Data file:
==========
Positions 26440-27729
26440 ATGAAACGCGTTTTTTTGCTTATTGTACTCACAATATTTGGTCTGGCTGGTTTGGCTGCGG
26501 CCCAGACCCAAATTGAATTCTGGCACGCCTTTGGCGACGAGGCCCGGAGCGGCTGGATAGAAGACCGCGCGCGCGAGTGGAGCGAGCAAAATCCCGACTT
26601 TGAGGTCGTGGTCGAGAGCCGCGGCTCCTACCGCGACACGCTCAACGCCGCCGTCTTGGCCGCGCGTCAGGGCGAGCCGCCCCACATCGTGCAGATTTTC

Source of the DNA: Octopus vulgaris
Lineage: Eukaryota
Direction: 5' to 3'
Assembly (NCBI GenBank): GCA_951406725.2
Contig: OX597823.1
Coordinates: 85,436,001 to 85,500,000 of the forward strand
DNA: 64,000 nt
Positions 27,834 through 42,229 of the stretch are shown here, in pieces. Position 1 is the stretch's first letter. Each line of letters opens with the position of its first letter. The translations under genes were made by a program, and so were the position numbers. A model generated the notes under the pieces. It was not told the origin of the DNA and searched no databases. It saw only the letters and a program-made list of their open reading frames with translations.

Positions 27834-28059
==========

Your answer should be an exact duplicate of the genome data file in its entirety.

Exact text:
Positions 26440-27729
26440 ATGAAACGCGTTTTTTTGCTTATTGTACTCACAATATTTGGTCTGGCTGGTTTGGCTGCGG
26501 CCCAGACCCAAATTGAATTCTGGCACGCCTTTGGCGACGAGGCCCGGAGCGGCTGGATAGAAGACCGCGCGCGCGAGTGGAGCGAGCAAAATCCCGACTT
26601 TGAGGTCGTGGTCGAGAGCCGCGGCTCCTACCGCGACACGCTCAACGCCGCCGTCTTGGCCGCGCGTCAGGGCGAGCCGCCCCACATCGTGCAGATTTTC

Source of the DNA: Octopus vulgaris
Lineage: Eukaryota
Direction: 5' to 3'
Assembly (NCBI GenBank): GCA_951406725.2
Contig: OX597823.1
Coordinates: 85,436,001 to 85,500,000 of the forward strand
DNA: 64,000 nt
Positions 27,834 through 42,229 of the stretch are shown here, in pieces. Position 1 is the stretch's first letter. Each line of letters opens with the position of its first letter. The translations under genes were made by a program, and so were the position numbers. A model generated the notes under the pieces. It was not told the origin of the DNA and searched no databases. It saw only the letters and a program-made list of their open reading frames with translations.

Positions 27834-28059